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Black comedy group looking to make change in community

Black Iowa Streams was started to help local Black comedians get more of an opportunity to perform. Now, the group is looking to help others fulfill their dreams.

DES MOINES, Iowa — Using humor to have their voices heard and address issues is what a local group of Black comedians is doing. 

They call themselves Black Iowa Streams

"When I started standup in Des Moines ... I didn't see much representation," Dante Powell, the president of Black Iowa Streams, said. 

It's an issue Dante Powell, who has been performing standup comedy for seven years, knew he had to solve. 

The solution? Filling stages with more than one Black comedian per month. So he and four other Black comedians formed Black Iowa Streams, also known as BIAS.

"So the five of us tried to, as a collective, to reach out to any new Black comedians who come along," Powell said.  "We tried to as we're out traveling and working, discover and make friendships with other Black comedians in the Midwest and across the country." 

Once they found the new comedians or made connections with them, the group would help them get work or help them develop their craft. 

Antoinette Stevens is newer to the industry, and is now associated with Black Iowa Streams.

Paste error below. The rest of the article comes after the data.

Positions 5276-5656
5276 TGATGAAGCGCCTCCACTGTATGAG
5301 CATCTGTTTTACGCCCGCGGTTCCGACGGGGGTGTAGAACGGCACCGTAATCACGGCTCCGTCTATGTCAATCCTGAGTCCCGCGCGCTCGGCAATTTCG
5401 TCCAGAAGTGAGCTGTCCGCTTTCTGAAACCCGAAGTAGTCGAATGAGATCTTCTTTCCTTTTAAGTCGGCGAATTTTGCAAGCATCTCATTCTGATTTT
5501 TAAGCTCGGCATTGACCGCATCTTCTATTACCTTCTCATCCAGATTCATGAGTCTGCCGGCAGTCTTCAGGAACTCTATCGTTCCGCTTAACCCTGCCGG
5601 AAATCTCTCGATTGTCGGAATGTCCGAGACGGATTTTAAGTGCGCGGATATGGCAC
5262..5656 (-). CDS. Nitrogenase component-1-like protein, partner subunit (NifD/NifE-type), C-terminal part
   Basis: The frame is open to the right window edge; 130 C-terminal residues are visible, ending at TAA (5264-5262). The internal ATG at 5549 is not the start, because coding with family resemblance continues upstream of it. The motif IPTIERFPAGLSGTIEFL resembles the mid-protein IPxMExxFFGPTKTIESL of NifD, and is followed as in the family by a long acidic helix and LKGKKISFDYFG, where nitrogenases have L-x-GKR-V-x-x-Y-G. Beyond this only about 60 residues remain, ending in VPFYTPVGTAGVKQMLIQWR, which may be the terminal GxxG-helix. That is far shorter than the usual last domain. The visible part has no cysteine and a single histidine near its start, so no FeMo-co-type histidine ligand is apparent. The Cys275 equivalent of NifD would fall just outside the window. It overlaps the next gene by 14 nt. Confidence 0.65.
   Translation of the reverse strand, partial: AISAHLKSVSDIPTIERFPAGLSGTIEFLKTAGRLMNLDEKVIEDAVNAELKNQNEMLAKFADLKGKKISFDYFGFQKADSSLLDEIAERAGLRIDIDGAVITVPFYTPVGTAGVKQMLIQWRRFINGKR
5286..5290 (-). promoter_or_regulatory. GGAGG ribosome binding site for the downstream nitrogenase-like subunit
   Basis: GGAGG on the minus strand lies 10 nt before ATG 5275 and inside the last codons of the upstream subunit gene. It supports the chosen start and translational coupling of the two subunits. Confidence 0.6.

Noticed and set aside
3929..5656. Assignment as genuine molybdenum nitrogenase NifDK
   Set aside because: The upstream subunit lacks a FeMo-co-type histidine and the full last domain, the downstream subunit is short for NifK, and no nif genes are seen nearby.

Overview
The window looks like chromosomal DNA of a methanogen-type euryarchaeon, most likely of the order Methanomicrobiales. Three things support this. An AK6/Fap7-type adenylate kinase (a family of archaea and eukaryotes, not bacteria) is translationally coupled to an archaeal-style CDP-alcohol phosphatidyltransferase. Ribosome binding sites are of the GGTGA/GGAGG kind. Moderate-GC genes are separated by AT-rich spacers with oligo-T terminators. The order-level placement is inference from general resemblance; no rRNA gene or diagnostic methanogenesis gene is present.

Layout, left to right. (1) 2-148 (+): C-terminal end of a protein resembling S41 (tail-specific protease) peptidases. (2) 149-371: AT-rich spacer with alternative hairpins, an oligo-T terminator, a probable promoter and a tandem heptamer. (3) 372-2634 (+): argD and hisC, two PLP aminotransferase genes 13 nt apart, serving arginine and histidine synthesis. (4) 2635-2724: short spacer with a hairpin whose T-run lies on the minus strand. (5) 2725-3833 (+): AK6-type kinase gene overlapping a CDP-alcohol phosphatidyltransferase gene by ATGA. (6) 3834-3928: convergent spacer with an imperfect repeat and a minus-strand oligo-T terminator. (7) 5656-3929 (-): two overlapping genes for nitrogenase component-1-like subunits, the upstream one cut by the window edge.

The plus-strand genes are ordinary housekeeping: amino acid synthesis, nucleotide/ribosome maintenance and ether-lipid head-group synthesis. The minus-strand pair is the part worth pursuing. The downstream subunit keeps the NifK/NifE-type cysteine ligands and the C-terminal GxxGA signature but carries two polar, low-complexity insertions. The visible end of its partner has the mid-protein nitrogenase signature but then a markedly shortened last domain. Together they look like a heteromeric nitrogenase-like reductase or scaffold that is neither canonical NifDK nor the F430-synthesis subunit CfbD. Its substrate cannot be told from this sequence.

"It's nice to have a group of people where, when things get difficult in terms of the comedy scene in terms of something happening or not, whether I'm feeling left out, in any kind of way, its good to have people I can go to share those feelings and they understand it," Stevens said. 

Stevens said being in the group has helped her gain more confidence in her comedic abilities, and getting outside her comfort zone.

Through the group, they each get to address issues important to them and on their own terms.

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"There's a lot of terrible things that we can't face straight on," Stevens said. "So being able to make a joke about it in more creative angles probably helps other people process it."

Along with bringing awareness to certain topics, Powell said the nonprofit group is now working to help comedians and community members bring some of the ideas they have to life. 

"So we want to be able to go, okay someone has an idea for a podcast, we're able to facilitate that by finding office space that we can now use and create a studio," he told Local 5. 

"Now you can come in and record with us … we don't care what you want to do. We just want to be able to be in a place where we can hopefully help facilitate that."

The group has a show on Saturday, Oct. 16 at Teehee's Comedy Club.

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